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Actually, it sounds like my kind of bike. You did not mention the size of your largest rear cog -- I have two road bikes with a 42/26 low gear, and a third with a near-equivalent 38/23. The secret to using downtube shifters effectively and safely is to anticipate situations and to downshift early when starting a climb and to upshift early when starting a descent. One does not want to shift under load, and one does not want to shift while flying down a hill.

For those who own older bikes and want to keep both hands on the bars, barcons are a superb option.
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Old 06-09-08, 03:10 PM
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I was way down in my 2nd lowest gear and I was trying to get out of it so that when I slowed I could be pedaling with some control, instead of just spinning the crank. On my recumbent, I have to be spinning in a tall gear to even get close to that speed, this bike was coasting faster than the bent can go under full steam. But the bent has wide, off-road tires that always provide a lot of resistance. On this old steel, I point it down hill, give it as couple of spins and I'm off to the races.
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Old 06-09-08, 07:45 PM
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Most of my 'bent friends claim the 'bent makes them faster on descents, which is generally true.
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Old 06-09-08, 07:58 PM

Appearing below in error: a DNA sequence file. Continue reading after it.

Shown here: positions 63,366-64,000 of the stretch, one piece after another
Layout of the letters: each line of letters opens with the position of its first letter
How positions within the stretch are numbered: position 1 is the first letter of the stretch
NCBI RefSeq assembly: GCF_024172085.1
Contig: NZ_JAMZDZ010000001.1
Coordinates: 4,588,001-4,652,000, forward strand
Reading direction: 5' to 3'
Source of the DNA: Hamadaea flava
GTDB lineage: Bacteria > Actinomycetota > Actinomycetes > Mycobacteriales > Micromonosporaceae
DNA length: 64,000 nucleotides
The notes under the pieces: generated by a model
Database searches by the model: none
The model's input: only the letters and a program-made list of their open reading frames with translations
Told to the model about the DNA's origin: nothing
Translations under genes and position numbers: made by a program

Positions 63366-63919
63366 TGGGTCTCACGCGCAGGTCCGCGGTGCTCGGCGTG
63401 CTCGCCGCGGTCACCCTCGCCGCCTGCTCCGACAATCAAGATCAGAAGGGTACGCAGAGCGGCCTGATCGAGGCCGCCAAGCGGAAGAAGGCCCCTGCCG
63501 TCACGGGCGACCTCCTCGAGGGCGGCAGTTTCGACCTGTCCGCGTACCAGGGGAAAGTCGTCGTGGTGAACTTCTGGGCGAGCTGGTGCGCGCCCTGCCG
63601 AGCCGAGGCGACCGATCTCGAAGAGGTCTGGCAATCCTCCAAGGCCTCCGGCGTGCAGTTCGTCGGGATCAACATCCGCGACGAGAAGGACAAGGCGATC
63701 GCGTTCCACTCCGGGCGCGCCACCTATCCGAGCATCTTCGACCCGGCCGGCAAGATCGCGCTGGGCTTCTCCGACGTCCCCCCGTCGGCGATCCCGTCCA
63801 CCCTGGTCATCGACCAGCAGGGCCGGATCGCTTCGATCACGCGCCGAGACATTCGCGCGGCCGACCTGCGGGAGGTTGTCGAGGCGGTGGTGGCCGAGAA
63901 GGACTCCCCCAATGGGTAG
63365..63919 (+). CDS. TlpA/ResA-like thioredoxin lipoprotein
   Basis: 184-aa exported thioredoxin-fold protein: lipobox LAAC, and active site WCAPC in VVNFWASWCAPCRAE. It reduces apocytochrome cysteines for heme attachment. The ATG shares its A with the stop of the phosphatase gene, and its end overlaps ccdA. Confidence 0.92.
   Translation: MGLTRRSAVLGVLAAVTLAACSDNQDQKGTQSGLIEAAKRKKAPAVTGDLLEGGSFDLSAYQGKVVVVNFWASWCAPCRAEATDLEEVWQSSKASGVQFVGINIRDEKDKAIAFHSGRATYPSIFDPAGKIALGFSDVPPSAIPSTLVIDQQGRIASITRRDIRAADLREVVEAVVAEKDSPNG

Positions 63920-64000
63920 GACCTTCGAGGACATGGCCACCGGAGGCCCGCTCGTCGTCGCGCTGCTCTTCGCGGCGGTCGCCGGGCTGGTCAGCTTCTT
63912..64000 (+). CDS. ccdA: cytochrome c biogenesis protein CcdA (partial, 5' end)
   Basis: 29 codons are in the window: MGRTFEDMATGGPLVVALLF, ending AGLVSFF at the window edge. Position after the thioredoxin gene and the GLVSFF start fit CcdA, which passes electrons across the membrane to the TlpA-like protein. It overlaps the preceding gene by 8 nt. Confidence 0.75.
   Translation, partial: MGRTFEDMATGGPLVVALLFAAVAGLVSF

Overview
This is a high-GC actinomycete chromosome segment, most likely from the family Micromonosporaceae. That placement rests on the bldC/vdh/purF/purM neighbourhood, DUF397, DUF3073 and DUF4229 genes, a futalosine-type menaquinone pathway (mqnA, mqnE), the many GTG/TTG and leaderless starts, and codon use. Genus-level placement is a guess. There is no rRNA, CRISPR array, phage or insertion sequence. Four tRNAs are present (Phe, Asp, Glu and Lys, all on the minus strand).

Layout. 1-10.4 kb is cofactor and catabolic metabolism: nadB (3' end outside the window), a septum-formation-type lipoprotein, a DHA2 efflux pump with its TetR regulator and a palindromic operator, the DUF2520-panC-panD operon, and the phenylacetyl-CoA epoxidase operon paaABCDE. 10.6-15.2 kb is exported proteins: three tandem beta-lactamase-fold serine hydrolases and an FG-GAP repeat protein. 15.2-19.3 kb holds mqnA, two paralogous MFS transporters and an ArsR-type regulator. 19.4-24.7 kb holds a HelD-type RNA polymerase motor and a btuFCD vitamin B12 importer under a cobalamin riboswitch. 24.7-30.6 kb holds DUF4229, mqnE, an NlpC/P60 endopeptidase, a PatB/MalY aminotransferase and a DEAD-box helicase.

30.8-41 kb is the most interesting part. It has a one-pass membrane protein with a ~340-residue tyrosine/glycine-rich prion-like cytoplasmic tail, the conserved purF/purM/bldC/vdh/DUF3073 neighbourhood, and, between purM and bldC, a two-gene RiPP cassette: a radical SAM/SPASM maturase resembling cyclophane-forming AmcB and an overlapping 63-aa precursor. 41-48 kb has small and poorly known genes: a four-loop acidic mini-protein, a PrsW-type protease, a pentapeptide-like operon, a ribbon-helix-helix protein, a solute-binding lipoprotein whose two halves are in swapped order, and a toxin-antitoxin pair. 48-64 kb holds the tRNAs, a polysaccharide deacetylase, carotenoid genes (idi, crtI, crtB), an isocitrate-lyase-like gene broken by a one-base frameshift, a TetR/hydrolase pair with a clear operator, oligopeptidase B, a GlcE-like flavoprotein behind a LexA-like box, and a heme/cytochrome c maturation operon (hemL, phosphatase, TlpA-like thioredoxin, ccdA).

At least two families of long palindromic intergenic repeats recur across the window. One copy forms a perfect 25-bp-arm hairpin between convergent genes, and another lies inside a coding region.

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"53/42 double crank with 165mm crank arms, 6-speed 14-28 cassette"
Ptobably a Free Wheel, not a cassette.

Those rings do sound a bit large. My brother has the same cog set on his early 70's Takara, but with 36 & 48T rings. I wonder if yours might have been changed?
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Old 06-09-08, 08:04 PM
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Originally Posted by John E View Post
Most of my 'bent friends claim the 'bent makes them faster on descents, which is generally true.
If I had a sleek bent with thin tires and a laid-back seat, I'm sure it would.

But on a clunky bent, with fat off-road tires, and my seat back up to almost 90 degrees ... ain't gonna happen.
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Old 06-09-08, 08:18 PM
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This is not a speedy recumbent. I have my seat a little more upright than this image.